Open House at the Gerton Volunteer Fire Department
As our community prepares to move into fall season, I wanted to say “Thank you for your continued support of the UHNGCC and the few projects we have focused on during this year.” We have done a great job supporting our neighbors at the Hickory Nut Gorge Outreach, kept up with our Highway Pick-up commitments and tackled some long-needed projects to maintain our Building.
The Hickory Nut Gorge Outreach continues to need our help with food donations, school supplies and funds for assistance with utilities for our local families in need. We are collecting donations at the Gerton Post Office and delivering supplies to the HNG Outreach on a regular basis – Thank You for your continued support!
We will be sponsoring our next Highway pickup on Friday, November 5. Please join us at 10 a.m. to support a litter-free community and meet some new neighbors.
After a successful 4th of July event at the Community Center, the Board has made the decision to put a hold on our reopening because of the sharp increase in Covid cases in our area. We are working hard to balance the needs of our community, financial needs of our center, and the safety of our membership and Gerton residents. Several members of our Board of Directors along with a great team of volunteers have been busy at work converting the old Library space into a Community Room that will be previewed in the coming months.
During the storm this past week, we saw what I believe was a record rainfall in our area, which caused several of our creeks to flood. This unprecedented flooding caused damage to Community Center property where we lost several feet of the sloping creek bank behind the building. We are working to assess the damage and formulate a plan to secure the foundation of our structure but also a plan to avoid future issues. I am submitting a damage report to the WNC Community Foundation in hopes that we may qualify for some type of financial assistance for this project.
In closing, I want to thank the individuals who made donations for the purchase of additional American flags. Our older flags have taken a beating in the storms and will be retired at the end of this season. I will be purchasing new flags, poles and brackets with the donations--hopeful that with the retirement of the older flags and the addition of our newer ones, we will have a bigger showing next year. The maintenance of our Center requires a lot of funds and your donations are always appreciated.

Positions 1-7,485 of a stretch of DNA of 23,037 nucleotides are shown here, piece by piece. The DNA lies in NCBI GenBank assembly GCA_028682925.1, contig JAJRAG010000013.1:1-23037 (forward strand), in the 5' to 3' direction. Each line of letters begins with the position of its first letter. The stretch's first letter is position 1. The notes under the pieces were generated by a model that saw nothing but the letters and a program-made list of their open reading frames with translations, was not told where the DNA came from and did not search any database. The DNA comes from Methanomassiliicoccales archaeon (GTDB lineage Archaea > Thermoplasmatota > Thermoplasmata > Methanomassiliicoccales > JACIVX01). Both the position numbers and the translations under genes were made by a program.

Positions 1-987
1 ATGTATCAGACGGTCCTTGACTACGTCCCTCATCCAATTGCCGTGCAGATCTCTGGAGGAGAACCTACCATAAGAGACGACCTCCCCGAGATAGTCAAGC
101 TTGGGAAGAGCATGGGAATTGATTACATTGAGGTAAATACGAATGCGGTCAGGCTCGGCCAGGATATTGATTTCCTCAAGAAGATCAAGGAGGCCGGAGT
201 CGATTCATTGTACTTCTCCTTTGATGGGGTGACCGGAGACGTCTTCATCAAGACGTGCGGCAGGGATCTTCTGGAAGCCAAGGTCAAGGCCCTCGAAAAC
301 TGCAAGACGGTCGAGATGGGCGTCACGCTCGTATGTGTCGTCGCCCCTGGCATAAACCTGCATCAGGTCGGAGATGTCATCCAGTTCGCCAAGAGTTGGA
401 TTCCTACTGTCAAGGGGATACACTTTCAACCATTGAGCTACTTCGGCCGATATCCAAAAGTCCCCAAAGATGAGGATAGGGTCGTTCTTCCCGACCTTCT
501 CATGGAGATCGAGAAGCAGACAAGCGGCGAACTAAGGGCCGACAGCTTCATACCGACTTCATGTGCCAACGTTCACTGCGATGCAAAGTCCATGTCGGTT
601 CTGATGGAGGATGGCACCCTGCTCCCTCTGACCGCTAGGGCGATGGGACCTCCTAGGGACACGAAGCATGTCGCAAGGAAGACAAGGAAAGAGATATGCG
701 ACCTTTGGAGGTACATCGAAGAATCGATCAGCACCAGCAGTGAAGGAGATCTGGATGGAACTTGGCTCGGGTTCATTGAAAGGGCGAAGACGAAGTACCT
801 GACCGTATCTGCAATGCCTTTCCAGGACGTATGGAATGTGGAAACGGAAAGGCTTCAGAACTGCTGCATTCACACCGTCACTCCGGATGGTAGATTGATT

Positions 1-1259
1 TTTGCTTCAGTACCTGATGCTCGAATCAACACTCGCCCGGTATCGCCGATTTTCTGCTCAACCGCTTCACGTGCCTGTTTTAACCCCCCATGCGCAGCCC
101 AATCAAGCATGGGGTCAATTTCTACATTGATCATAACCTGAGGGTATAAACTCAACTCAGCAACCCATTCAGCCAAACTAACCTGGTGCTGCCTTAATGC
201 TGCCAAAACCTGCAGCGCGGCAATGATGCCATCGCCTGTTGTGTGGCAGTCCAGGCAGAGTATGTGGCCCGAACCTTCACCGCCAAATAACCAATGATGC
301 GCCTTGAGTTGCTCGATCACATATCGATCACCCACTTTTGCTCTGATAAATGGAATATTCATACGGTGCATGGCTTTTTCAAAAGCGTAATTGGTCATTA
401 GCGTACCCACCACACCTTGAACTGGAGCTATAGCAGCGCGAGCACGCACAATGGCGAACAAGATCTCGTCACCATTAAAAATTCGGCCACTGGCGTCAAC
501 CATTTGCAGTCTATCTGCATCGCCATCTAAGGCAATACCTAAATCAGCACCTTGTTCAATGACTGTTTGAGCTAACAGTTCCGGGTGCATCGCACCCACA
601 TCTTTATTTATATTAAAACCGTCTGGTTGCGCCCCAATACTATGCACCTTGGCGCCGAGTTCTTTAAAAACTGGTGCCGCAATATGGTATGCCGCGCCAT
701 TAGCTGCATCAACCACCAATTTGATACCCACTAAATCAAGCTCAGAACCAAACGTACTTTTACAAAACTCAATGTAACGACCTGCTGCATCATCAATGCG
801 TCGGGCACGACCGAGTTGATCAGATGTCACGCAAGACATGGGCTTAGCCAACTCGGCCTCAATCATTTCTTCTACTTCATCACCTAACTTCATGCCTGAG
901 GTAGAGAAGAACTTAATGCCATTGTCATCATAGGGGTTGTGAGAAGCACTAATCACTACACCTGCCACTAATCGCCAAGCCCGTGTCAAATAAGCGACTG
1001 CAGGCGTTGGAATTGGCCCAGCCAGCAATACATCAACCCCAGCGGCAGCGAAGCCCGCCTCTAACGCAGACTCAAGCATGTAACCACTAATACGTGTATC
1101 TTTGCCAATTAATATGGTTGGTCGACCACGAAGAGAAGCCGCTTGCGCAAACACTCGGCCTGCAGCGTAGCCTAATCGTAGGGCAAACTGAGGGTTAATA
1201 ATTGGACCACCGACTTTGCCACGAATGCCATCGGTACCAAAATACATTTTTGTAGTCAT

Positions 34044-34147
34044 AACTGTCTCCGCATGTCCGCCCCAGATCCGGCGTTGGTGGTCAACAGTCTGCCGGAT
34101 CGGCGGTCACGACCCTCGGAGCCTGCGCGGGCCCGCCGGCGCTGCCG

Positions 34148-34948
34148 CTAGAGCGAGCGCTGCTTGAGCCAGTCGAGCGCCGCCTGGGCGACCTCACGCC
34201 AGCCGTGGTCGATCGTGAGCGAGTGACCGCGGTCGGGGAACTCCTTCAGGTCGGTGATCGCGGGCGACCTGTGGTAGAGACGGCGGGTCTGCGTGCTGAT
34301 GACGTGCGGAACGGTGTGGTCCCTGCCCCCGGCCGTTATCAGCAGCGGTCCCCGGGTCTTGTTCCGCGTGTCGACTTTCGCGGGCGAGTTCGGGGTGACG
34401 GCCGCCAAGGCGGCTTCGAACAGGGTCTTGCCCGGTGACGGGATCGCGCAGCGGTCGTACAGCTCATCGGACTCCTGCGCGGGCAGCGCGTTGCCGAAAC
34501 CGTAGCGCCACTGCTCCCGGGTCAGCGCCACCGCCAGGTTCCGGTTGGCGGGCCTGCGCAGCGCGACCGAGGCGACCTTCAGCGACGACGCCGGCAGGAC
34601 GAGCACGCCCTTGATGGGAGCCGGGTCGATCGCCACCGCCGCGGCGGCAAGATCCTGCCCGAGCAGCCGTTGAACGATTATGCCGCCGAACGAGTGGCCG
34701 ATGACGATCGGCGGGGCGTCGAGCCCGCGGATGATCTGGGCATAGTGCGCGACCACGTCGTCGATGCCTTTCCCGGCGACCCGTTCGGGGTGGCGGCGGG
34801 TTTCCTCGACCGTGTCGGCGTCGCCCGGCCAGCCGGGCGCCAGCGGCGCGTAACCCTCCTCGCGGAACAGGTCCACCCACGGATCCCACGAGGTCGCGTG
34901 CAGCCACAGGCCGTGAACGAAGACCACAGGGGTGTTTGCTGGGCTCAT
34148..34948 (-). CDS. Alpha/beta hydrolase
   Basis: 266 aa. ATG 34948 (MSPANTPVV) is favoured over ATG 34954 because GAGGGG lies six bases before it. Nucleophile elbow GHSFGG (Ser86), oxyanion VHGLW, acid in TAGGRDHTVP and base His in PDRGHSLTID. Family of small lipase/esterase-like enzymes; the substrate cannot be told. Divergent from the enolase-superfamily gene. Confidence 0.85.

Have a Safe and Happy Fall,
Rains Result in Flooding Waters in Gerton
The rain also did damage to the back side of the UHNGCC. Rock and some retaining support will be added to the far NorthWest side of the building. Already work has begun--clearing the path to get the rip rap to its destination. A big thanks to Stan Mobley and his vigilance in watching out and acting quickly to get on top of our newest challenge. (see below)
And it appears the water also eroded the wall behind the picnic shelter on the far side of Kelly Road. Rip rap will be added here as well. (see below)
Monarch Butterfly Release on July 1
40 Gathered to Participate
Getting Passionate About Monarchs
by Linda Reandeau
Maybe some of you gathered in the Chestnut Hills commons area on July 1 for a monarch butterfly release. It was an informative and fun experience, and we were all excited as we released about 100 butterflies. As Native Americans have done for many generations, many of us made wishes as we released our monarchs.
Last year I purchased a swamp milkweed plant and was delighted to find a tiny caterpillar on it. After a few days, however, the little caterpillar was not to be found and I assumed a predator had found it. This summer I added several common milkweed plants to my garden. Imagine how excited I was to find some monarch eggs on a couple leaves just days after the release.
Wow, I have monarch eggs, now what? Knowing that only one percent of eggs result in a live butterfly in the wild, I decided to give my four caterpillars a little better chance. Monarch caterpillars live about 10-14 days and after a couple of days living in a Mason jar, I knew they needed a bigger home, so I promptly ordered a mesh butterfly enclosure. Our front porch became the home of the enclosure, providing shelter from wind and rain and protection from predators. Caterpillars eat milkweed almost nonstop, go through several molts and grow 2,700 times larger before turning into a chrysalis. It is important to provide fresh milkweed leaves daily and clean the enclosure often because not only do they eat a lot, they also poop a lot!
About 3-5 days after the final molt and when the caterpillar has eaten enough, it searches for a place to form its chrysalis. It spins a web of silk and then hangs in the shape of a “J.” It may hang in this shape for up to a day before going into its chrysalis, a process that takes only a few minutes. In chrysalis, the adult butterfly develops for approximately 10-14 days.
The new chrysalis is a bright green, but toward the end of its metamorphosis, it turns black and then clear, and you can clearly see the black and orange of the butterfly at this time. Once hatched, the new butterfly pumps fluids into its wings and stays in a hanging position as its wings unfurl and dry. After a few hours, it began fluttering around the enclosure, announcing it was ready to enter the world. Bidding her safe travels, we released her where she promptly found a begonia flower and sampled the nectar. Next, the butterfly searches for a mate, reproduces, and the process begins again!